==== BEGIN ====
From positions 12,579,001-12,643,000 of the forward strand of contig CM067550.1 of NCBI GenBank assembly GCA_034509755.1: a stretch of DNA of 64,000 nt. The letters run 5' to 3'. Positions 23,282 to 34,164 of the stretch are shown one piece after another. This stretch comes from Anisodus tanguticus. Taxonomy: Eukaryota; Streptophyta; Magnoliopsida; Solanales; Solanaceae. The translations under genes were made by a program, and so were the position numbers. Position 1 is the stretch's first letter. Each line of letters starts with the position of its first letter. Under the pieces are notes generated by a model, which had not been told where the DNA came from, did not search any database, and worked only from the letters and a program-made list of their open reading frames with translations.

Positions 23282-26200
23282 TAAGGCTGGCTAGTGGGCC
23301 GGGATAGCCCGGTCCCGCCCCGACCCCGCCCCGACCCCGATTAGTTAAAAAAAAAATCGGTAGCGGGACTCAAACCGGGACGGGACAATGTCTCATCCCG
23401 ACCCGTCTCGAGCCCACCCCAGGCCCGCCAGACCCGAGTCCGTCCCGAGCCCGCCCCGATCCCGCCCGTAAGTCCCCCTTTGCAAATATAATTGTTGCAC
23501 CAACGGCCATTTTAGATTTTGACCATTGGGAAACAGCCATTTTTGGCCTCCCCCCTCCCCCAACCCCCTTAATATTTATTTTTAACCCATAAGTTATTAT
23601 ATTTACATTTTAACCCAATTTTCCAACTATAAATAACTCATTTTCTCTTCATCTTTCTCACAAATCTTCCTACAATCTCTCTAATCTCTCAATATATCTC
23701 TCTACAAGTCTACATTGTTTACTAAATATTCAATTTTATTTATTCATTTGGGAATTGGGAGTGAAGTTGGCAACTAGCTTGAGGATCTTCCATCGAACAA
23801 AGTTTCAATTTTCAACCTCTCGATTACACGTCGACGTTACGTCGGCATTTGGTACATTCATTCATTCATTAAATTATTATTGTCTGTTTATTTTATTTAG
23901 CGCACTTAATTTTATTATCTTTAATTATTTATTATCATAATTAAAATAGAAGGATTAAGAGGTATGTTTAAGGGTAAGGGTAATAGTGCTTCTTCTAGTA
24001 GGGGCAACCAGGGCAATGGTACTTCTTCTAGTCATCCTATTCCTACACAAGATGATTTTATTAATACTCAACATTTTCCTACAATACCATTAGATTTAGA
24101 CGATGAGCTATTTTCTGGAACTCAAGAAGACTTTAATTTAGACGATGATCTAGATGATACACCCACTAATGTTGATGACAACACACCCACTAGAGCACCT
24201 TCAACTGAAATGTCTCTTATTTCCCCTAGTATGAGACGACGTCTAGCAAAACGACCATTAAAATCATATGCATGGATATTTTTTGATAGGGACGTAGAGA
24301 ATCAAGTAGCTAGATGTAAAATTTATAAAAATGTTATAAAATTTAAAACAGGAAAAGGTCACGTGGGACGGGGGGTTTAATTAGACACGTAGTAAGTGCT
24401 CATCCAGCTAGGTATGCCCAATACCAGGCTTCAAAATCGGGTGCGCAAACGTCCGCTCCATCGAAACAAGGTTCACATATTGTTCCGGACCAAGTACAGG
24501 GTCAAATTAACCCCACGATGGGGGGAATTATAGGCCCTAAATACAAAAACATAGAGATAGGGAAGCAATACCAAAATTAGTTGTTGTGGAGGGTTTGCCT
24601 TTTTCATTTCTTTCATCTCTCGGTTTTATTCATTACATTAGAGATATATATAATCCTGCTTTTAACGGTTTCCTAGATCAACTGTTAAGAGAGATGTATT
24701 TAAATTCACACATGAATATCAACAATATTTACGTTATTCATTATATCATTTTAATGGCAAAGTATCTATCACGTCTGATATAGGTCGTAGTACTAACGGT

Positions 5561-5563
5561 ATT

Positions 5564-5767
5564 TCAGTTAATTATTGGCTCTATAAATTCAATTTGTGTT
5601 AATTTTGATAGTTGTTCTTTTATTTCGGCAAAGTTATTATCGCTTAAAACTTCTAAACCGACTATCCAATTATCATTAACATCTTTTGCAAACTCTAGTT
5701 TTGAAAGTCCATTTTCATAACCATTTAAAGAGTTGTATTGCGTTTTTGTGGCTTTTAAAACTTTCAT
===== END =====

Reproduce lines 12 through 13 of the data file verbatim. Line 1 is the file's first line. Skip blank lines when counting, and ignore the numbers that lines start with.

24101 CGATGAGCTATTTTCTGGAACTCAAGAAGACTTTAATTTAGACGATGATCTAGATGATACACCCACTAATGTTGATGACAACACACCCACTAGAGCACCT
24201 TCAACTGAAATGTCTCTTATTTCCCCTAGTATGAGACGACGTCTAGCAAAACGACCATTAAAATCATATGCATGGATATTTTTTGATAGGGACGTAGAGA